Take the 2-minute tour ×
Stack Overflow is a question and answer site for professional and enthusiast programmers. It's 100% free, no registration required.

I have written a program in C# that runs the Pythagorean Theorem. I would love some help on allowing the program to accept decimal points from the user input. This is what I have.

    using System;
    using System.Collections.Generic;
    using System.Linq;
    using System.Text;

    namespace Project_2
{
class Program
{
    static void Main(string[] args)
    {
        int sideA = 0;
        int sideB = 0;
        double sideC = 0;
        Console.Write("Enter a integer for Side A ");
        sideA = Convert.ToInt16(Console.ReadLine());
        Console.Write("Enter a integer for Side B ");
        sideB = Convert.ToInt16(Console.ReadLine());
        sideC = Math.Pow((sideA * sideA + sideB * sideB), .5);
        Console.Write("Side C has this length...");
        Console.WriteLine(sideC);
        Console.ReadLine();

    }
}
} 

I have been trying to research this by using the Math.Abs and so on only to receive build errors. Help in the write path would be greatly appreciated.

share|improve this question
3  
Use Decimal.Parse() on the user input –  DustinDavis Sep 2 '11 at 16:27
    
If I use that then the Math.Pow function stops working because it can't convert a double to a decimal. –  Thomas Sep 2 '11 at 16:30
add comment

3 Answers

I would recommend using Decimal.TryParse. This pattern is very safe since it traps the exceptions and returns a boolean to determine the success of the parse operation.

http://msdn.microsoft.com/en-us/library/system.decimal.tryparse.aspx

share|improve this answer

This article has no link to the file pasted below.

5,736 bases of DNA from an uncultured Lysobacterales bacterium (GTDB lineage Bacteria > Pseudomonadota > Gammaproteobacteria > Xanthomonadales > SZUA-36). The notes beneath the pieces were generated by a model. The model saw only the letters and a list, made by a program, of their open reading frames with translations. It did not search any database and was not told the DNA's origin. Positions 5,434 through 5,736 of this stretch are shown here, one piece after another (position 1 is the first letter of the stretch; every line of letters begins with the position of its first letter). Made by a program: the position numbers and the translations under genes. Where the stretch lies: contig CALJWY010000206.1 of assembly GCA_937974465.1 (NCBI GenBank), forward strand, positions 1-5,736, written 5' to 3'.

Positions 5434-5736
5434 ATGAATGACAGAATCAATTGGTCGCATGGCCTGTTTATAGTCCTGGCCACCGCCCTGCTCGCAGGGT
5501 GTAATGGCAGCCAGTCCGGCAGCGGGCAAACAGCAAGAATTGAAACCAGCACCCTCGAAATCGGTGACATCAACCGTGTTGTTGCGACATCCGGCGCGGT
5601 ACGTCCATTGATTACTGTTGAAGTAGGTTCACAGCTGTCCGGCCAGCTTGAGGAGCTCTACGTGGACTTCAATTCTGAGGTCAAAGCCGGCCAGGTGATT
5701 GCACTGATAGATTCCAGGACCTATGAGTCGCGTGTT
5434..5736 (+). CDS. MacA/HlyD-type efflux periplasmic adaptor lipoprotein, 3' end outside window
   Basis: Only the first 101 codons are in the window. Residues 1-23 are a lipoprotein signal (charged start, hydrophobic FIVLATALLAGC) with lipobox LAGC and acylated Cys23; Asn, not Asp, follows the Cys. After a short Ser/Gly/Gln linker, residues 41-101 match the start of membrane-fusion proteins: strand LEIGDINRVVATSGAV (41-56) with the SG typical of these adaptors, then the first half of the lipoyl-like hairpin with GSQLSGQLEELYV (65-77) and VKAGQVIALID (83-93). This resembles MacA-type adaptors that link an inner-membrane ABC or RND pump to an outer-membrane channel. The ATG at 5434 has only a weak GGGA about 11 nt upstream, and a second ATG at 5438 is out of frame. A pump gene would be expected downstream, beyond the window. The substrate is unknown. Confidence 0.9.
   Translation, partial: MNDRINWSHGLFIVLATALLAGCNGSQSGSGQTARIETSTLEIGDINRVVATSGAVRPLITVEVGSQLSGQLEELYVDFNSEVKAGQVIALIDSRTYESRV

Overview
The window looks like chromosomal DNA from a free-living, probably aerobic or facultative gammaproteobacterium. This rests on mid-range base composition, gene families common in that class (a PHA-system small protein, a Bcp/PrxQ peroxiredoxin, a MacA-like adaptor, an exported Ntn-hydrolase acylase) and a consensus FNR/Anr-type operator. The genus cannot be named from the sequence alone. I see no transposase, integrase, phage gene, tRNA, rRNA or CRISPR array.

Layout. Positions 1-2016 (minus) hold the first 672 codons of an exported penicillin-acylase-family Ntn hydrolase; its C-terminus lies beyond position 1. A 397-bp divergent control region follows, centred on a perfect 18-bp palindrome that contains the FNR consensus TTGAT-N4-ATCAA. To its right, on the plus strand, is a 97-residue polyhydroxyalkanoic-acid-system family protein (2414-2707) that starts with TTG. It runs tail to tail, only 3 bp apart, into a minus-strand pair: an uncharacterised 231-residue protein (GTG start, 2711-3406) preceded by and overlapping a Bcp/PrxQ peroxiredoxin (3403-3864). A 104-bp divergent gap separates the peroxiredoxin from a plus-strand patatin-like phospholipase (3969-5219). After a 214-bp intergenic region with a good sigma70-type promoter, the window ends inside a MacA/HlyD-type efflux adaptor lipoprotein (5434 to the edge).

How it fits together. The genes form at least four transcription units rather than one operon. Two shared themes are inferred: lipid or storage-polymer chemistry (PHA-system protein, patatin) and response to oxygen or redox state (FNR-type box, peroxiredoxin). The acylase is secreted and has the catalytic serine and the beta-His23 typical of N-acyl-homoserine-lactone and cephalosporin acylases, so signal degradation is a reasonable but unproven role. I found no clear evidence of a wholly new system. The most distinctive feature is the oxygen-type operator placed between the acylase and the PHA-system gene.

1  
A nitpick: Generally speaking, the various TryParse patterns don't "trap" exceptions; they avoid them altogether. –  LukeH Sep 2 '11 at 16:31
    
Fair enough, but they do not expose any exception to the user. That is why this is a good pattern. I use this pattern in custom code as well. –  hivie7510 Sep 5 '11 at 21:46
add comment

Math.Pow doesnt take in decimal. There is already another question on SO about Math.Pow and decimal. Use double.

static void Main(string[] args)
        {
            double sideA = 0;
            double sideB = 0; 
            double sideC = 0; 
            Console.Write("Enter a integer for Side A ");
            sideA = Convert.ToDouble(Console.ReadLine()); 
            Console.Write("Enter a integer for Side B ");
            sideB = Convert.ToDouble(Console.ReadLine()); 
            sideC = Math.Pow((sideA * sideA + sideB * sideB), .5); 
            Console.Write("Side C has this length..."); 
            Console.WriteLine(sideC); 
            Console.ReadLine();
        }
share|improve this answer
    
That was the trick. My error was with the assignments of the sides. Thank you very much for your help! –  Thomas Sep 2 '11 at 16:35
add comment
static decimal RequestDecimal(string message)
{
    decimal result;
    do 
    {
         Console.WriteLine(message);
    }
    while (!decimal.TryParse(Console.ReadLine(), out result));
    return result;
}
share|improve this answer
add comment

Your Answer

 
discard

By posting your answer, you agree to the privacy policy and terms of service.

Not the answer you're looking for? Browse other questions tagged or ask your own question.